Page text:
America in the 1850s

1855 Through 1858 and John Brown

What was the state of the nation—to employ a twenty-first-century expression—in 1855?

The United States was in a curious, even odd, position. On one hand, the nation had never been so powerful or so prosperous. Sometime during the middle of the decade, foreign observers began looking on the United States with more respect and even a touch of fear. Anyone watching the population figures or the commercial exchanges could see the raw vitality of the Americans. But there was a flip side to the equation.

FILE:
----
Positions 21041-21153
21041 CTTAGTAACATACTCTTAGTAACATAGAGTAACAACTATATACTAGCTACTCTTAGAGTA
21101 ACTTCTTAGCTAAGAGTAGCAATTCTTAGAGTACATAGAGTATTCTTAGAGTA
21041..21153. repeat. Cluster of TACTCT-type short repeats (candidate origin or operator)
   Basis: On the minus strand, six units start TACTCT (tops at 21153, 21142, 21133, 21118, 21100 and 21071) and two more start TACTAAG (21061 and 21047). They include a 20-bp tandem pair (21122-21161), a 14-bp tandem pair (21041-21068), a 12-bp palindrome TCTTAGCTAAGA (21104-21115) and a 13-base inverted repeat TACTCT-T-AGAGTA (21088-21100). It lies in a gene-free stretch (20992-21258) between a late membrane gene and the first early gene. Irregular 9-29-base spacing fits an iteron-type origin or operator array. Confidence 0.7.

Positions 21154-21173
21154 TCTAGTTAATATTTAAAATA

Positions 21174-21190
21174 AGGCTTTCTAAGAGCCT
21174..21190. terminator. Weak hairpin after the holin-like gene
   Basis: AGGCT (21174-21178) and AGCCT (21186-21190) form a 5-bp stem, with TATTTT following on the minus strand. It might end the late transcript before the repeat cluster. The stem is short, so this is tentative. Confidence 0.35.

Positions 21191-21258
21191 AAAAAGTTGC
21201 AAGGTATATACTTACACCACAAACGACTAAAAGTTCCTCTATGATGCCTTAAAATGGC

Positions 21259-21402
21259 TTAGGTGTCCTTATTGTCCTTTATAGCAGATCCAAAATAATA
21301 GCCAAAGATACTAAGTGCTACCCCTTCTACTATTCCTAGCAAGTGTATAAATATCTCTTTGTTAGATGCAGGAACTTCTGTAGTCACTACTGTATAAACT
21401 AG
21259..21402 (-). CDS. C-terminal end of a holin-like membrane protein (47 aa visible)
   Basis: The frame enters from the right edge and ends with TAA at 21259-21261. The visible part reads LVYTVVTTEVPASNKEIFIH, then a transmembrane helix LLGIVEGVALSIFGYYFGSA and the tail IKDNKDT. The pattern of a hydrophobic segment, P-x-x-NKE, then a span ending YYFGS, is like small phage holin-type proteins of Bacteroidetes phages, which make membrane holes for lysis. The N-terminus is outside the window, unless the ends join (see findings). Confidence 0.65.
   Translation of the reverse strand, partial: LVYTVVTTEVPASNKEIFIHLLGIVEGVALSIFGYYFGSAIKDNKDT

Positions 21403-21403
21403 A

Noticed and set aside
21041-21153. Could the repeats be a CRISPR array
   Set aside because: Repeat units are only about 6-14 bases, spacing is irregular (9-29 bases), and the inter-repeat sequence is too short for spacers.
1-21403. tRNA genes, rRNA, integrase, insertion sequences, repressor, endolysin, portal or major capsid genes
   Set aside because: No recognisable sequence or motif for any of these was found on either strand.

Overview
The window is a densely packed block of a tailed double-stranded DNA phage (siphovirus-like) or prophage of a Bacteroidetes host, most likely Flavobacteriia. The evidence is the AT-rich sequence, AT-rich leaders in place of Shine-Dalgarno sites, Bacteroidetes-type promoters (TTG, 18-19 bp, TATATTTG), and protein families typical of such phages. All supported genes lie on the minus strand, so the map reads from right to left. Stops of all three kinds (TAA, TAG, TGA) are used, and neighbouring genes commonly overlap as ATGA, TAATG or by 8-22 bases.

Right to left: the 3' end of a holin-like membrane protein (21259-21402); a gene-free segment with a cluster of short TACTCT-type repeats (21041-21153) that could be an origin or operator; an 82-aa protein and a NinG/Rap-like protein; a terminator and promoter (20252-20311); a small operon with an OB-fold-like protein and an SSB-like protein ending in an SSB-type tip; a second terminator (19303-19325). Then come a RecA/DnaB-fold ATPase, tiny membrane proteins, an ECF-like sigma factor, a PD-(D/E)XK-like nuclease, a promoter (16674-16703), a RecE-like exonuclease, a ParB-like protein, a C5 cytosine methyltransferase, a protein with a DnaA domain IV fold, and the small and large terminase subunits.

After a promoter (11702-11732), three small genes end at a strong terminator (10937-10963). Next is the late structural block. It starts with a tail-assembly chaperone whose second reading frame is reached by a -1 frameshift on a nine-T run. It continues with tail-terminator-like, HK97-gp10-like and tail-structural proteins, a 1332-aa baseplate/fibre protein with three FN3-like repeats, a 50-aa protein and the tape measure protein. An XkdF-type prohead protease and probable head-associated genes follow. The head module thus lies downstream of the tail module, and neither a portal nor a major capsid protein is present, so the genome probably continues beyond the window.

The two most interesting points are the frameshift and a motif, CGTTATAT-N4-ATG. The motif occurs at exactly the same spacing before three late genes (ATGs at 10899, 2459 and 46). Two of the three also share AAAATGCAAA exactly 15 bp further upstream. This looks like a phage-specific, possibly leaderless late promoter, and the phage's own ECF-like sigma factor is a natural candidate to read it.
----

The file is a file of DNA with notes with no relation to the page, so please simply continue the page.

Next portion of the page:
Americans were anxious about the state of the Union, as opposed to the state of the nation. The two things may sound synonymous to us, but enough differences exist to make it worthwhile to examine them. A nation takes a long time to be formed (ask the Germans or Italians of the nineteenth century), while a political union can be more readily effected. The Union which many Americans looked upon as a rather sacred thing was really a fragile one, born of a number of compromises between the North and the South. When, therefore, one asked Americans of 1855 about the state of the nation, they usually answered the question in terms of the Union. And in that year, the Union seemed imperiled by the increased tension over the subject of slavery.


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